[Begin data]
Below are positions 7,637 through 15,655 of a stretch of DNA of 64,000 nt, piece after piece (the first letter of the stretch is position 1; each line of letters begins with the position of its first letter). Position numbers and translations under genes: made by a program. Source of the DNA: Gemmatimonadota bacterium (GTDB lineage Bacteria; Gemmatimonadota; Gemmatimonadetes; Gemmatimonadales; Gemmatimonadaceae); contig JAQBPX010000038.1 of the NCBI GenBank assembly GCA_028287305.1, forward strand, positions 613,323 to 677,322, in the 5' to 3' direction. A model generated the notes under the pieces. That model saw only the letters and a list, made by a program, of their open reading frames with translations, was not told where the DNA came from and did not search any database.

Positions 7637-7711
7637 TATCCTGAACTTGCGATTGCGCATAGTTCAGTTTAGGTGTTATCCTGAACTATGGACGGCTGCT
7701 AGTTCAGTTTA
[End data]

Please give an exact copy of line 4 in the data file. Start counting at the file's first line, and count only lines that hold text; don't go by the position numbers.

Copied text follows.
7701 AGTTCAGTTTA